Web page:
|Star of the summer; our Bridled Tern (Ciaran Hatsell)|
|Celebrated on Steely's Birthday!|
|Becoming a real rare; Yellow-breasted Bunting (Graeme Duncan)|
|At long last; the first ever Red Kite for the Farne Islands (Ciaran Hatsell)|
|One of two Red-backed Shrikes in the spring (David Kinchin-smith)|
|Two Citrine Wagtails in the autumn (Graeme Duncan)|
|One of two spring Bluethroats (Bex Outram)|
Sunday 15th September comments: As westerly gales grip the islands, the team are catching up on vital paperwork; we have a lot to complete from all our scientific studies during the summer. With the islands closed to the public due to the weather, today gave us the opportunity to review the season so far and where better to start than with our migrant birds.
Following in the footsteps of last year, its been a cracking season so far. Following a slow start to spring, the islands have produced some real noticeable highlights, including three new additions, bringing the Farne Islands bird species list to 300.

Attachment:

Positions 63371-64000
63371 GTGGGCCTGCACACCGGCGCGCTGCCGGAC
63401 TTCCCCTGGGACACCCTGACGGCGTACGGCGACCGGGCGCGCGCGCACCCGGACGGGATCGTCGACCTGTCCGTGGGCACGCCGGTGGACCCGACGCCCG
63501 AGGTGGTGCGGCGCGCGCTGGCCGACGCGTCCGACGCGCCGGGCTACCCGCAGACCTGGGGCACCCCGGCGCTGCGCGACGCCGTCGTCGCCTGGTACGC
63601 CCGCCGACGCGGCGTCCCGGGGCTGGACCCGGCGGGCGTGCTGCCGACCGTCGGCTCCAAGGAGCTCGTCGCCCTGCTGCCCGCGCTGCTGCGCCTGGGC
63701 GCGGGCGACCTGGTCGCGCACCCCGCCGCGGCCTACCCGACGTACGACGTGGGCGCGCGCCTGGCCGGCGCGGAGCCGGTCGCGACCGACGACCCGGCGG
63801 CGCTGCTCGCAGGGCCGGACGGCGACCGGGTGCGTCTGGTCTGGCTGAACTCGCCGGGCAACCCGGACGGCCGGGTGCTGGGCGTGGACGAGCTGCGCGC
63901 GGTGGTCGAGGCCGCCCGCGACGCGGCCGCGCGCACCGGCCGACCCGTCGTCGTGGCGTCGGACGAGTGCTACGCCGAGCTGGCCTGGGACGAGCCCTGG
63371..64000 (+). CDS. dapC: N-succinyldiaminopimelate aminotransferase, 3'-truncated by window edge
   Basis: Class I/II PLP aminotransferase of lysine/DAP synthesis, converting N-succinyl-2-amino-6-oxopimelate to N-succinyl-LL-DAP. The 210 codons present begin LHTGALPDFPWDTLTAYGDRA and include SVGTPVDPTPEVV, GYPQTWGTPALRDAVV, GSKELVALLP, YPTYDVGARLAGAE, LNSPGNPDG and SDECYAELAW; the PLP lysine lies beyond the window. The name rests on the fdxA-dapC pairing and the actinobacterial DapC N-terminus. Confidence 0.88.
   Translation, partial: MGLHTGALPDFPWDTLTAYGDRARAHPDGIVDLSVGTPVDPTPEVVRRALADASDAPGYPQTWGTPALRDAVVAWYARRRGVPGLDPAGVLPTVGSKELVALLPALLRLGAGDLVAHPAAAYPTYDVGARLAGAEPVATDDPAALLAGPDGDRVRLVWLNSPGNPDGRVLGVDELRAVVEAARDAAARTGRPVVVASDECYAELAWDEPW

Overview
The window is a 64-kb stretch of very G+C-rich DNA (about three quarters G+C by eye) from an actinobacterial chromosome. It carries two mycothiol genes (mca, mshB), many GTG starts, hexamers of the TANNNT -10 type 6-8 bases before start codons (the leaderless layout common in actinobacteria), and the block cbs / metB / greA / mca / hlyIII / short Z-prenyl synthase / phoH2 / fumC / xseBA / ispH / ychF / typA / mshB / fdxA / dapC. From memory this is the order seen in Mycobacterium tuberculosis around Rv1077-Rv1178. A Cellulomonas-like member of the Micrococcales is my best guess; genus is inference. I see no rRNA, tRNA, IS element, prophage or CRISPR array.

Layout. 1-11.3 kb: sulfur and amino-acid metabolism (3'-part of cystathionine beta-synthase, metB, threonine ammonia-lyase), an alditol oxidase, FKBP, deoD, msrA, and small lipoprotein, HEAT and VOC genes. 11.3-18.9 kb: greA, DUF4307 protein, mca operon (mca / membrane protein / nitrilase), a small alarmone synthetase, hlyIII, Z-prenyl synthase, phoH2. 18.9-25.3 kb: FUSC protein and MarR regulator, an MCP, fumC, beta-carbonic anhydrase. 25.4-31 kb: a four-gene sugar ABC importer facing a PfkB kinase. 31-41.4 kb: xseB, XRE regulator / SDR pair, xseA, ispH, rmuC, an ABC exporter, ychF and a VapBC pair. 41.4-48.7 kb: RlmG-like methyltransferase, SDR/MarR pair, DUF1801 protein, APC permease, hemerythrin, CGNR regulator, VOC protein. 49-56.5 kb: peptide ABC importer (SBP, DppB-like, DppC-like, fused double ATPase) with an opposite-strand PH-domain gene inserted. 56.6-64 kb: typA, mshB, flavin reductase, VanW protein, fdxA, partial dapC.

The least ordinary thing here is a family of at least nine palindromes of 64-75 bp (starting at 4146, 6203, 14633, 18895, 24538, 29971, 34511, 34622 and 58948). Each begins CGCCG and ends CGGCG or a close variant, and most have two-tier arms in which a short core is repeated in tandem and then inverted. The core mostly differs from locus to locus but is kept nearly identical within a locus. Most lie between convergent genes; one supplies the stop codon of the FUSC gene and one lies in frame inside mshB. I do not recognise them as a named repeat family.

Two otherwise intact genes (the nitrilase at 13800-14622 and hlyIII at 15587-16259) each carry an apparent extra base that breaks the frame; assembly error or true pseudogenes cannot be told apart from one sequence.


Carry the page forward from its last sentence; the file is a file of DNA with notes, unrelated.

Pick of the bunch was a summering Bridled Tern, the first accessible bird for birders since 1991 and only the 24th to have graced the British Isles. Other major highlights included:
Bridled Tern (first for Farnes)
Fea’s Petrel x 2 (6th and 7th Farnes records)
Yellow-breasted Bunting (11th Farnes record and first since 2003)
Black-headed Bunting (6th Farnes record)
Citrine Wagtail x2 (4th and 5th Farnes records)
Pectoral Sandpiper (Farnes first record)
Red Kite (Farnes first record)
Black Kite (2nd Farnes record)
Others: Red-backed Shrike x2, Bluethroat x2, Corncrake, Blue-headed Wagtail, Greenish Warbler x 3, Icterine Warbler x3, Red-breasted Flycatcher and Common Rosefinch.
So its been a good season so far and as we enter peak migration period, we'll hopefully have a few more birds to shout about. As ever, if weather and access allows, we'll be sharing these birds with you, so tune in, its going to get exciting!